Carbon from Lignin and Sodium Lignosulfonate ,need to make clear the Applications for lignin and lignosulfonates are limited today due to the undefined structure and varying properties of the substance. However, lignin, as the second most abundant bio-resource besides cellulose and the bio-resource with one of the highest natural carbon contents, has the potential to act as a precursor for carbon materials.

We have applied a Kraft lignin and a sodium lignosulfonate with the cross-linker toluene-2,4-diisocyanate. The reaction mixture was molded to form small cylindrical shaped paddings.

Cross-linked lignin-polyurethane and lignosulfonate-polyurethane networks were analyzed via elemental analysis and thermogravimetric analysis and finally carbonized. The carbon material was analyzed for its BET surface area and its surface structure via scanning electron microscopy. Surface areas between 70 and 80 m²·g−1 could be reached. Moreover, the material was tested for its adsorption potential of crude oil from water and could take up to twice its own weight.

For better understanding of the core chemistry of the cross-linking reaction, we have studied the reaction with model substances to define the reactive groups and the influence of sulfonate groups in the cross-linking reaction of lignin and lignosulfonates with toluene-2,4-diisocyanate.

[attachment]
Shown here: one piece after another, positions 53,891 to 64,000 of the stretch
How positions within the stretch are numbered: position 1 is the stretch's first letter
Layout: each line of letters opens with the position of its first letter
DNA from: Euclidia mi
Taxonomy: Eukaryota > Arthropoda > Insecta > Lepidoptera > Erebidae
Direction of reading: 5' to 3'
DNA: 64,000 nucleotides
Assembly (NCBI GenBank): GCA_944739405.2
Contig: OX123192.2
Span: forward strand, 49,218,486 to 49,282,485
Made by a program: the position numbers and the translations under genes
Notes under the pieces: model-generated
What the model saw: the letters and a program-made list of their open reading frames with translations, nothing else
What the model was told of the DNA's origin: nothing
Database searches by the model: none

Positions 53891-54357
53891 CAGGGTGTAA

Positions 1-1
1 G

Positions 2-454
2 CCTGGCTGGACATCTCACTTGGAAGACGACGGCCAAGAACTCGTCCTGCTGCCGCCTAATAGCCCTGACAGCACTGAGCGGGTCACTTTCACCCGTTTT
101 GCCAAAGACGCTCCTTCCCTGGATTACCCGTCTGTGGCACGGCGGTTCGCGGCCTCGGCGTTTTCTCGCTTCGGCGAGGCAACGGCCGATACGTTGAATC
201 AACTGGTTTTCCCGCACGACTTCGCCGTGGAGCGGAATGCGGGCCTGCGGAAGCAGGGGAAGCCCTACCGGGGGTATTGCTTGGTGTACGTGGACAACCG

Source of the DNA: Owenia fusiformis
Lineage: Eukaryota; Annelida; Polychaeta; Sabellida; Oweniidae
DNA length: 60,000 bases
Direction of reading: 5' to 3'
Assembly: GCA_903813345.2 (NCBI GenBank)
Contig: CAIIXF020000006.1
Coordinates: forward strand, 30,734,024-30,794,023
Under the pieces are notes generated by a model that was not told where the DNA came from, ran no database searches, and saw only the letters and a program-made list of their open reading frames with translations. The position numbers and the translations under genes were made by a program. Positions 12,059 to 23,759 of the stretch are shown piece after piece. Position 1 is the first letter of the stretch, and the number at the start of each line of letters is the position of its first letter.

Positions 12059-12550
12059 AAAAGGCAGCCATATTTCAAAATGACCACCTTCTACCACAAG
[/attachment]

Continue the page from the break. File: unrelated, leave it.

Carbon materials were produced via isocyanate cross-linking of lignin and lignosulfonate and a subsequent carbonization reaction. For the cross-linking reaction, it was shown with model substances that without a catalyst, lignin predominately cross-links via its aliphatic OH groups, while sulfonate groups of lignosulfonates act as a catalyst.

The model reaction studies could confirm former studies on the reactivity of OH groups and different isocyanates . It could also be shown that the H-lignin model would be more reactive than the G- and S-lignin models.

The cross-linking degree constitutes the final surface area and structure, while intermediate cross-linking results in the highest surface areas and roughest structures.

Lignosulfonates form nano-sized salt crystals on its surface after carbonization, which absorb water and causes sinking. In contrast, Kraft lignin polyurethanes float in water and have a good ability to adsorb crude oil.